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E-Cigarettes Can Encourage Youth to Smoke, Study Reports

Update Date: Mar 07, 2014 10:17 AM EST
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Several large cities throughout the United States have decided to ban the use of electronic cigarettes in public areas, such as restaurants. Even though studies have not determined if these products are safe to use, some of the state officials have expressed concerns over effects of smoking e-cigarettes, called "vaping" on young children. Now, in a new study, researchers reported that middle and high school children who vape are also more likely to start smoking real cigarettes and less likely to quit.

In this study, the researchers examined data provided by a government survey of over 17,000 middle school and high school students in 2011 and over 22,000 students in 2012. The researchers noted that the survey did not follow the same students in 2012, but rather, they interviewed a new group of kids. Based from these findings, the study's lead author, Stanton Glantz, a professor of medicine at the University of California, San Francisco concluded that e-cigarettes use could predict which kids will become established smokers.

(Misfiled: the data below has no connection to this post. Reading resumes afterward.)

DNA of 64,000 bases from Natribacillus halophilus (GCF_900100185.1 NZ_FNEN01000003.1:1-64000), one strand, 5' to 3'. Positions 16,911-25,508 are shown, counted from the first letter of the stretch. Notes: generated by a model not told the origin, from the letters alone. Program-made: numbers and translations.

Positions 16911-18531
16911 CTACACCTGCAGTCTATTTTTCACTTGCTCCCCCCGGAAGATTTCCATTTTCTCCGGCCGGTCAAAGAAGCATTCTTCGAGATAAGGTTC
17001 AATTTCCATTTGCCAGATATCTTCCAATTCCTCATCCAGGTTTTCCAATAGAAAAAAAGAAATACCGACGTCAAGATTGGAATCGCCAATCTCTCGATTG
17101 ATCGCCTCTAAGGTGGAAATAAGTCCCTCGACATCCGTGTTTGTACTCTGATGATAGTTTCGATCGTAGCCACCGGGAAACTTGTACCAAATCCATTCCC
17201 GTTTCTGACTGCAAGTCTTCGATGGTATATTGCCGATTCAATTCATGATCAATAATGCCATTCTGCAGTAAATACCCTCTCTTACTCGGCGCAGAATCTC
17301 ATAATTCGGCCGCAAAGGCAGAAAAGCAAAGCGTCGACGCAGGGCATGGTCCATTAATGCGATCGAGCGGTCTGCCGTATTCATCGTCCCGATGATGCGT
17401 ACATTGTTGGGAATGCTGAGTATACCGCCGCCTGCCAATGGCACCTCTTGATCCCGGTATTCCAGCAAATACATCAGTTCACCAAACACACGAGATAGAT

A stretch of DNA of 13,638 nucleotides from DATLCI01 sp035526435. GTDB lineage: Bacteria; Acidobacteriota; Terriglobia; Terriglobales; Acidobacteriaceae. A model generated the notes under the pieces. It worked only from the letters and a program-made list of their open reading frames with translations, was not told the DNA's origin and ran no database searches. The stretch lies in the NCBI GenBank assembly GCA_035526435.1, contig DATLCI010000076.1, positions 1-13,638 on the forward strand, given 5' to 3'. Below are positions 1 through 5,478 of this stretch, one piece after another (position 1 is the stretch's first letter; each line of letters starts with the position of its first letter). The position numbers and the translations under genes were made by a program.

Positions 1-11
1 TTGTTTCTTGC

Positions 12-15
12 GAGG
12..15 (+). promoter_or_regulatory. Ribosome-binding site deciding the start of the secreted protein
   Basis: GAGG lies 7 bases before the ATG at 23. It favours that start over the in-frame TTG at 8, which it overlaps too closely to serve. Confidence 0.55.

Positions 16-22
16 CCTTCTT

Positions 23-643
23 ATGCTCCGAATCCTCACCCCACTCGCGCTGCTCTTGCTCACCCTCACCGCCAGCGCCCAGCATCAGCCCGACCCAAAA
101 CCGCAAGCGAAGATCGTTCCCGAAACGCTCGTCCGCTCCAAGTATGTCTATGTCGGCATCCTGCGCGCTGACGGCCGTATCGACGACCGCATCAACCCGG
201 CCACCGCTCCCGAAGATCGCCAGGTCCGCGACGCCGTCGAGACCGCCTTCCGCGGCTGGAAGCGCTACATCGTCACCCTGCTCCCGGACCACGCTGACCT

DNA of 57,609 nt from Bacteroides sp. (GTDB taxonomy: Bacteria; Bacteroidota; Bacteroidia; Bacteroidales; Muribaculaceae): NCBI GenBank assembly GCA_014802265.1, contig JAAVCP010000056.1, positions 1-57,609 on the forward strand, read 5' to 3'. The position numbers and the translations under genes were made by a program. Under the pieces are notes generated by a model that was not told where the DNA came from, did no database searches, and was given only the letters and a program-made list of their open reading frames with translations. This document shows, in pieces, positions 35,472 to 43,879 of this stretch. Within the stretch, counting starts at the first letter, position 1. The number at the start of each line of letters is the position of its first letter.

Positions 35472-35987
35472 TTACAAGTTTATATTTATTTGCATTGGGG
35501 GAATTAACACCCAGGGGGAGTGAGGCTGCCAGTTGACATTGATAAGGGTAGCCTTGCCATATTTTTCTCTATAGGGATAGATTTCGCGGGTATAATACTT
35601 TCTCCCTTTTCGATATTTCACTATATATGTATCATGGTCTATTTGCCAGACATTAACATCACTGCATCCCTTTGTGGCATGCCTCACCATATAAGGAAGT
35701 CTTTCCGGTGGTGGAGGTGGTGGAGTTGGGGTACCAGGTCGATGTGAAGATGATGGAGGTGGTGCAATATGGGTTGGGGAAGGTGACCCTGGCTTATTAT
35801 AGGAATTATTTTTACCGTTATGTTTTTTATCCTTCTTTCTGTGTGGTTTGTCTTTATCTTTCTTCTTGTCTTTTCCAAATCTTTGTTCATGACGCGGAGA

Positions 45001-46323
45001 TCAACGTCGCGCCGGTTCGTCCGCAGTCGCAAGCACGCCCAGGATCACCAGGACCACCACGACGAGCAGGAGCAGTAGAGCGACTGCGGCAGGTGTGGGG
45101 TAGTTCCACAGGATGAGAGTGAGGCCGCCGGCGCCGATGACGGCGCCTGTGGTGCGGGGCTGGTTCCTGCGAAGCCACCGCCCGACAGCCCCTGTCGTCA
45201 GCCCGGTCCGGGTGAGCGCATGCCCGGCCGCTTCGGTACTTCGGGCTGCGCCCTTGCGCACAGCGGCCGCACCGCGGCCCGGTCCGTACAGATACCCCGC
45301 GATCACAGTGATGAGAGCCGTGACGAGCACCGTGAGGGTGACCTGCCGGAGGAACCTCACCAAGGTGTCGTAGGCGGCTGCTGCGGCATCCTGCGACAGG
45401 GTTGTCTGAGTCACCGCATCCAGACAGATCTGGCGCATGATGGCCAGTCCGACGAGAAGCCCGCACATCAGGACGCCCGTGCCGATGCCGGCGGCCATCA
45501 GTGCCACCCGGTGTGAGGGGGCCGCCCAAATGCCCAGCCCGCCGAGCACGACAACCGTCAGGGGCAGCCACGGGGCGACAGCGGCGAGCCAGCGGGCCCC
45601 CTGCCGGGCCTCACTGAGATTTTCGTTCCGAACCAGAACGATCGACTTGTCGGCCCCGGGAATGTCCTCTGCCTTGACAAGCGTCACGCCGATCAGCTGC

"The use of e-cigarettes does not discourage, and may encourage, conventional cigarette use among U.S. adolescents," the authors concluded reported by the New York Times.

Glantz added, "One of the arguments that people make for e-cigarettes is that they are a way to cut down on the smoking of cigarettes, but the actual use pattern is just the opposite."

Several critics reported that the data from this study could be interpreted in many ways and therefore, the authors' conclusion that e-cigarettes lead to smoking is not reliable. One of the critics, David Abrams stated that the study did not identify whether or not the children were already smokers before trying e-cigarettes. Abrams, who is the executive director of the Schroeder Institute for Tobacco Research and Policy Studies at the Legacy Foundation, which is an anti-smoking research group, stated that oftentimes, heavy established smokers are highly likely to experiment with new products, such as e-cigarettes.

"I am quite certain that a survey would find that people who have used nicotine gum are much more likely to be smokers and to have trouble quitting, but that does not mean that gum is a gateway to smoking or makes it harder to quit," Abrams said.

The study was published in JAMA Pediatrics.

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